If you want to establish new ways to do things (i.e. processes), make sure that this new way is the easiest route for people to reach their goal. If the old way is easier, the new one won’t ever be adopted.
There is a new way to handle support, designed to let the developers work in peace: The supporters place tickets up a wall that the teams pull and solve within 24 hours. Dean, a developer is upset because Stan, a supporter, ignores the new process. Stan approaches Dean directly – ruining his flow – to push him support tickets. Just as he did before the change.
I’m Dean’s scrum master and Dean’s venting his anger about Stan’s frequent interruptions. Dean wants me to do something about it. The catch is that when Stan approaches Dean directly, Dean actually solves the support ticket directly. Not only does Stan’s shortcut work, it works faster = better, than the official way! Sure, it’s harmful to Dean’s work, but that is a pain Stan doesn’t feel.
In this situation I have had about a snowball’s chance in hell to get Stan to adopt the new way. He wants to help our customers as fast as possible and it would take saint-like restraint not to go the direct route as long as it works. So actually the person in charge here is the raging Dean. He has to stop fulfilling Stan’s offside requests and thus make the official way the fastest and easiest one for Stan to reach his goal.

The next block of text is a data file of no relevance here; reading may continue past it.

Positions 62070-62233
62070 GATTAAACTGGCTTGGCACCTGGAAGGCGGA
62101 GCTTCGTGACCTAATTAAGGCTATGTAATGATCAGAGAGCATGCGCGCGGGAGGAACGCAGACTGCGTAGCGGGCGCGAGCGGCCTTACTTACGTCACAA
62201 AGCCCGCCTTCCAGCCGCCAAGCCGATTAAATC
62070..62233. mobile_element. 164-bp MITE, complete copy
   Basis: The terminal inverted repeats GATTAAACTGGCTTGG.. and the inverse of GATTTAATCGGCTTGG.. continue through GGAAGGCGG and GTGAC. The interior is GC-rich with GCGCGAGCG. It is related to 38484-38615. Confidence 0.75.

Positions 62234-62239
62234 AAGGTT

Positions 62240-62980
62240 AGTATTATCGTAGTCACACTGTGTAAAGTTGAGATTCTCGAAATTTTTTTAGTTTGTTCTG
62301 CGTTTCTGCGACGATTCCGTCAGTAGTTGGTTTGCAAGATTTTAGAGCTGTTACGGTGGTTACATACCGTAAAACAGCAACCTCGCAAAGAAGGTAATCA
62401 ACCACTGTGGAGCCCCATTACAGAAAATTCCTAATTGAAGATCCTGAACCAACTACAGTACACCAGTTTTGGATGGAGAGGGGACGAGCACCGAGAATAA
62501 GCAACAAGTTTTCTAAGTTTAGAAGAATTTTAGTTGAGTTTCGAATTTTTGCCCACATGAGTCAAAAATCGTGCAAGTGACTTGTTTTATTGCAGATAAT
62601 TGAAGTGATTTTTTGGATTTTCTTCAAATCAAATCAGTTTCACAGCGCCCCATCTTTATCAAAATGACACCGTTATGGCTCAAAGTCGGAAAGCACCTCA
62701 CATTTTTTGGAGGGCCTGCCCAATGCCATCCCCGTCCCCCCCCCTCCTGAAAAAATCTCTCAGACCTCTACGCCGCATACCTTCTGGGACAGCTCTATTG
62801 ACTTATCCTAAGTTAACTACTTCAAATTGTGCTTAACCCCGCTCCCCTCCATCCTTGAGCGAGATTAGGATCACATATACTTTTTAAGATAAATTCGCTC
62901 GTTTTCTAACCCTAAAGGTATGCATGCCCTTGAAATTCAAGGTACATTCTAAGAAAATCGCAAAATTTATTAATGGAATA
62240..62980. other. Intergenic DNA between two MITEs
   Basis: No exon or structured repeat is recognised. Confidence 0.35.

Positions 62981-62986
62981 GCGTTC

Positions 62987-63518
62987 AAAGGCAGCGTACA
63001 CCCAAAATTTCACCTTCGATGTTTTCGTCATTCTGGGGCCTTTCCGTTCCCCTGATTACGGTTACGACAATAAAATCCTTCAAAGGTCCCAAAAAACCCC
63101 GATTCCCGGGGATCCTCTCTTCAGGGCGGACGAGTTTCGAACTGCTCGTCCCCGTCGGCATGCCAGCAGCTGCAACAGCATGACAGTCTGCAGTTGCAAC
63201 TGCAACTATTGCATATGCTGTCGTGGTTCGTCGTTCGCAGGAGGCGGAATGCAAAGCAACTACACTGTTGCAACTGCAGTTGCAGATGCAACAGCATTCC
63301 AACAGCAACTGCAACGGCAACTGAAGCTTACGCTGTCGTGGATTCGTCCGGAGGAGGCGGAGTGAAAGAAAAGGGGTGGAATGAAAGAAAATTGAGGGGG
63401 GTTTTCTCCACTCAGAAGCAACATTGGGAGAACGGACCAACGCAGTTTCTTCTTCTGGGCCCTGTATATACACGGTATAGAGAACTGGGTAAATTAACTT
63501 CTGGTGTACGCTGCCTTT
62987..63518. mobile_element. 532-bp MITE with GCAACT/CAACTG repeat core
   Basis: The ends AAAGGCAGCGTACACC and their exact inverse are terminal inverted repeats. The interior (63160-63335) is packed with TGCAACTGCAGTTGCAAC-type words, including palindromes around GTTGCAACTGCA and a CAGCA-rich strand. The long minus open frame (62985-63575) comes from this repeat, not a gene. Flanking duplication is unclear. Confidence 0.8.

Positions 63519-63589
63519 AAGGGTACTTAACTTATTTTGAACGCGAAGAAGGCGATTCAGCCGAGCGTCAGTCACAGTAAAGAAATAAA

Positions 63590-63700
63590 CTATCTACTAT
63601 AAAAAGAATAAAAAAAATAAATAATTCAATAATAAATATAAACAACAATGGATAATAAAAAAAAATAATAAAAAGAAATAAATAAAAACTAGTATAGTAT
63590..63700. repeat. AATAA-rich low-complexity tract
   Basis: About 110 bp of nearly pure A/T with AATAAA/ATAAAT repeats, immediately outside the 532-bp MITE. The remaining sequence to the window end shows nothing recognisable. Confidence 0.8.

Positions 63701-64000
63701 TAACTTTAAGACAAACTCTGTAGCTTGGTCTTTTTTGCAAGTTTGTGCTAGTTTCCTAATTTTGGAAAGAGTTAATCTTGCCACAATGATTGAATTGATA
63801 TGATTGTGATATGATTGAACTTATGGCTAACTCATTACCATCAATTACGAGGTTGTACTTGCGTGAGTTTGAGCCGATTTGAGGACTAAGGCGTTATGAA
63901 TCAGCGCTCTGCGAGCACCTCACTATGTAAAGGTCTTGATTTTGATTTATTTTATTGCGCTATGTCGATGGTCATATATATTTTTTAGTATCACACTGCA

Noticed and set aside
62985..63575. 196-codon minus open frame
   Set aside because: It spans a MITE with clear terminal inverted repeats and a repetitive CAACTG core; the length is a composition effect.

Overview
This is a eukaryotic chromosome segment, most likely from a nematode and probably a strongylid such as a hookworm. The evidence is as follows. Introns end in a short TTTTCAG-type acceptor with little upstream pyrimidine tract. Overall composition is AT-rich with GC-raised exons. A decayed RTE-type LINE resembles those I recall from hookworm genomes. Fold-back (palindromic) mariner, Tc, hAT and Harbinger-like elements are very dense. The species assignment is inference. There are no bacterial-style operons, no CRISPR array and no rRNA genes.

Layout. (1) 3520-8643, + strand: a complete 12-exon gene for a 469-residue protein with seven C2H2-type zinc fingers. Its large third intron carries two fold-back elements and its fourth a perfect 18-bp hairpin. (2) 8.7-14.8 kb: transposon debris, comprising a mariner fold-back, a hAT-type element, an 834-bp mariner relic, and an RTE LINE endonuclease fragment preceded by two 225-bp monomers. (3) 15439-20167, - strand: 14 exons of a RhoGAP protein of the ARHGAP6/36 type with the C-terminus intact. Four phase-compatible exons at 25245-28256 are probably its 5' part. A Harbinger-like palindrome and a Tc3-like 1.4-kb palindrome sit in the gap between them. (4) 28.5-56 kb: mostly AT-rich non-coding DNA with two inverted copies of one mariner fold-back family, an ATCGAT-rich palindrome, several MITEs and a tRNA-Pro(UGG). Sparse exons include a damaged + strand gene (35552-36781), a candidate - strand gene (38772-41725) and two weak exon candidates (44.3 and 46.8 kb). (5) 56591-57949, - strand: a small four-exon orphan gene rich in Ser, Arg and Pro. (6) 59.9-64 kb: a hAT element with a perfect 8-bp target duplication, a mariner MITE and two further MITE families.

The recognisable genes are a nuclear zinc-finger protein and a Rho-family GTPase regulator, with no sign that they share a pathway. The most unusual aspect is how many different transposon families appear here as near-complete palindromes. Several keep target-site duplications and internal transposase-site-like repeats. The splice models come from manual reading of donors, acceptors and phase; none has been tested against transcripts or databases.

This is a real life example and Stan indeed started to use the official channel when Dean stopped solving direct requests.
So announce the new way and then stick it out. Don’t help people when they take harmful shortcuts. Also expect to repeat yourself a lot – to explain the new process and the reasoning behind it – to all those trying the olden ways. (Do it good-naturedly. They are not trying to make it hard for you. Information just gets lost in a large group of people. Deal with it.)
It helps immensely if the new process is actually
(putting a piece of paper to a wall vs. filling out 2 forms and obtaining a signature from your boss)
- and delivers results in a reasonable timeframe
(24h for a support ticket – i.e. an interaction with an unsatisfied customer – vs. a week)
What do you do to ease along the adoption of new routines in a larger group?
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